The Voting Age in the United States of America

What should be done about our voting age, and why?


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The Constitution lays out Articles that the United States wants to abide to, with Amendments being added along the way. Photo and credits to Getty Images – United States Constitution and Gavel

Jackson Kottman, Staff

The United States’ Constitutional Amendment, numbered as the 26th, reads “The right of citizens of the United States, who are eighteen years of age or older, to vote shall not be denied or abridged by the United States or by any State on account of age.” This was put into place to set the voting age to 18 years old. Now, people of all sorts want it back to the way it was, set at an older 21 years with the 14th Amendment. Others want it to be lowered even farther, bringing it down to a younger 16 years old. The question that fills everyone’s minds, which is the correct way of the spectrum? Would the United States benefit from raising the voting age or lowering it?

For around 183 years, the voting age in the United States was 21, what the founding fathers thought was fair at the time. Around the time of Vietnam, people argued that people who go to war should also be able to vote, and that age was 18. So, in 1971 the Twenty-Sixth Amendment was ratified, and no state could make the Voting Age greater than 18 years old. Ever since then, we’ve argued each and every way the voting age could go, and with generations of people, arguments have changed.

Right now, a very common argument for the voting age is to lower it. The National Youth Rights Association is a part of that majority at the moment. An argument that they push is that many young people under 18 have serious adult responsibilities already, so they should also be able to do what most adults do, and vote. They list how people younger than 18 can publish a new piece of literature, work on cancer research, or even win the great Nobel Prize. They say that if they can do all that successfully, why should voting be restricted from them? 

Australia adds on with the Foundation for Young Australians, and Marta Malchevski, being a member, speaks about the voting age cases down under. Australia and the United States are alike in Democracy, so when she makes a key point, it can also be applied here. “The 2019 version of this is if 16 year olds pay tax, they should have a say in where that tax goes. And if 16 year olds work, they pay tax. Additionally, young people are affected daily by government regulation on education, healthcare, taxation—shouldn’t they be given a voice?” Malchevski voices, making a great concern. Since 16 is the age of consent, they could also become parents, work for a living, drive, consent to medical procedures, and also serve in the military. “Shouldn’t they be given a voice?”, an organization on the basis of fair voting in Democracy, including the United States of America, makes a similar argument, even adding on to it. To prove that it works in practice they give evidence of nations, like Germany and the United Kingdom. If these great nations have extended voting rights to 16-year-olds for national, regional, and local elections, why shouldn’t everyone else? It seems to work well, what about the other side of the argument?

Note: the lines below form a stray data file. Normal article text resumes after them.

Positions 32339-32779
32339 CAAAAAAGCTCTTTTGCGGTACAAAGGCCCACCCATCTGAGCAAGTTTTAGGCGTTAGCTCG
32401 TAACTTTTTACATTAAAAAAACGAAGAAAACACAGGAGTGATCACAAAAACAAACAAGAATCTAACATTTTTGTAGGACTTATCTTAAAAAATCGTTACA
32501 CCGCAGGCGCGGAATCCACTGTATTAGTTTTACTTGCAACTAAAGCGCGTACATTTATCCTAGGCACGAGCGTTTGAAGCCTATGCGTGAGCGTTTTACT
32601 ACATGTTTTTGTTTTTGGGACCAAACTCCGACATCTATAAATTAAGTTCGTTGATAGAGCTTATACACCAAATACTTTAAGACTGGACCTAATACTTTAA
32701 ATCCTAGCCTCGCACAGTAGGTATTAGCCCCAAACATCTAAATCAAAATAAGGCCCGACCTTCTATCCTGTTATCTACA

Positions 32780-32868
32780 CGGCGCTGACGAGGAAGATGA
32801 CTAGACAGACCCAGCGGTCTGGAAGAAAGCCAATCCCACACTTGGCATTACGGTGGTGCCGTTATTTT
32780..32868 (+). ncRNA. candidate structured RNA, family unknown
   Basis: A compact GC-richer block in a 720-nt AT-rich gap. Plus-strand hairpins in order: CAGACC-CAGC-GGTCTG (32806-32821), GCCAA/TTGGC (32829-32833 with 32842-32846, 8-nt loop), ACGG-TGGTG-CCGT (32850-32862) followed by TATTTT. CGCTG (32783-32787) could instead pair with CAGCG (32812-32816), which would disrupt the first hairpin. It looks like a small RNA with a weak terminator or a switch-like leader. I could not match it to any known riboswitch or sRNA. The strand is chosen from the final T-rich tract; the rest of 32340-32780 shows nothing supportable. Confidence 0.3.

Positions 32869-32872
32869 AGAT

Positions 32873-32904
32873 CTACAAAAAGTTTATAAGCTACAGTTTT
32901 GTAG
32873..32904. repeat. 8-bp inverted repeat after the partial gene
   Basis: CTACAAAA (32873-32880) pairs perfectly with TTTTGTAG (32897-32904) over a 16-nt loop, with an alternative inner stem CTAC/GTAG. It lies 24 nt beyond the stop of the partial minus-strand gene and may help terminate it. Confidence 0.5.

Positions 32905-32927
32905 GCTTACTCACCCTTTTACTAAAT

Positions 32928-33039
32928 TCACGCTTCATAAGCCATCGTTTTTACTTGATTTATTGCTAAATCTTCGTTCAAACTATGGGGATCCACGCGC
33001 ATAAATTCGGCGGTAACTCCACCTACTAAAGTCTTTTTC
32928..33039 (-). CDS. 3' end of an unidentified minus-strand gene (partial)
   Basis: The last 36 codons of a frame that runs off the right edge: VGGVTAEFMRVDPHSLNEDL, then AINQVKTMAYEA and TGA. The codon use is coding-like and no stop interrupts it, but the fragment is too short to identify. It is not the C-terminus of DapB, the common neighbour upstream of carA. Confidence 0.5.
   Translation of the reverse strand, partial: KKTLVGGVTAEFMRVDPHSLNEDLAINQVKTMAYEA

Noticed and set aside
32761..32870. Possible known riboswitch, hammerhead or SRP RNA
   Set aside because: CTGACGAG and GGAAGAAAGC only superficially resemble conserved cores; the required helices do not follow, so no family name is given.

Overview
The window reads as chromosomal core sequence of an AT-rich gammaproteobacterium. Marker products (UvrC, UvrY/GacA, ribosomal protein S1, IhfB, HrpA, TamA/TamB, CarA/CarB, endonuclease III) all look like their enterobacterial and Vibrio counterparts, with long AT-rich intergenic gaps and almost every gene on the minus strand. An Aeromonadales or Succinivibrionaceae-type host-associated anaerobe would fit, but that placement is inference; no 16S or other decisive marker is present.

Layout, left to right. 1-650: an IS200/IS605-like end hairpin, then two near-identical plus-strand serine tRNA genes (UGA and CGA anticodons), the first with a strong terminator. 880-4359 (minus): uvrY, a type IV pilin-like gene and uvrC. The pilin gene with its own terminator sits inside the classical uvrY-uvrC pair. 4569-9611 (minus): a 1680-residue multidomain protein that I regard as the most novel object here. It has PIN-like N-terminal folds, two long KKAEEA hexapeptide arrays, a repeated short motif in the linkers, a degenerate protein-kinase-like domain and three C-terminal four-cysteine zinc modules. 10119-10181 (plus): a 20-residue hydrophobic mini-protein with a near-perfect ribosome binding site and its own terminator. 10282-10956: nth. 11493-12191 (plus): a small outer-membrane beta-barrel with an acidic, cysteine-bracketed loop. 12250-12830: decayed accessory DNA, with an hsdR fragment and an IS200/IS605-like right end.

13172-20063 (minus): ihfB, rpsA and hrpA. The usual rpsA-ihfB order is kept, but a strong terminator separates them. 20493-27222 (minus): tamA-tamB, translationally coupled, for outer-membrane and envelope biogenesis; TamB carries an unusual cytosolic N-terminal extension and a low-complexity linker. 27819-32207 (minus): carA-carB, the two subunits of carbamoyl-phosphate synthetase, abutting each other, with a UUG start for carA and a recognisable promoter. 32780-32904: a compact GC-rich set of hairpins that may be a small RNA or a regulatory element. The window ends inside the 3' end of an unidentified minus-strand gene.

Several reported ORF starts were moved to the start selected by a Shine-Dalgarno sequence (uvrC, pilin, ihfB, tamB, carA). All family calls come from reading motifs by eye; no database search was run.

On the complete other side of the scope, there is an argument of raising the voting age back to 21 with the enforcement of the 14th amendment. A source from the Foundation for Economic Education, J.K. Baltzersen, gives an outlook over the argument of raising the voting age once again. He talks about the requirements there should be for being a voter. Life experience should be included and with that, by raising the voting age to 21, will give new adults more time to gather that experience to help decide who they really want to vote for. “there should be greater requirements for taking part in decisions for society as a whole—or in deciding for others if you will—than for taking full legal responsibility for one’s own affairs.”

To rebut the lowering of the voting age, Jen Kuznicki of the Conservative Review speaks out about something she’s been pondering for a while. She tells us, “not all 16-year-olds pass the tests to become drivers. Those who work rarely pay taxes because of their level of income,” and that they still need time to adjust to newfound freedom. She goes on to add to their argument on the basis that many of the youth are still unemployed, and that the ones who were employed were not the majority. “What about those who don’t pay taxes? What about those who work but don’t make enough to pay taxes? Let’s have that conversation.”

Continuing the argument of raising the voting age, Jemy Gatdula of BuisnessWorld talks about adolescence and immaturity in the younger teens and how that definitively proves the U.S should raise the voting age instead of lowering it. They found that “arguably, the transition period from childhood to adulthood now occupies a greater portion of the life course than ever before at a time when unprecedented social forces, including marketing and digital media, are affecting health and wellbeing across these years.” Their brains are not totally developed at young ages, and that means that they still need time to adapt and become accustomed to the world. Even “though brain development is subject to significant individual variation, most experts suggest that the brain is fully developed by age 25.”

12 Amendments after the 14th bring the 26th, and with that, a gigantic change in an important measure of adult-hood. 18 years old is the current voting age, and many feel that it is still wrong. Whether it should increase or decrease it is up to whoever is reading this.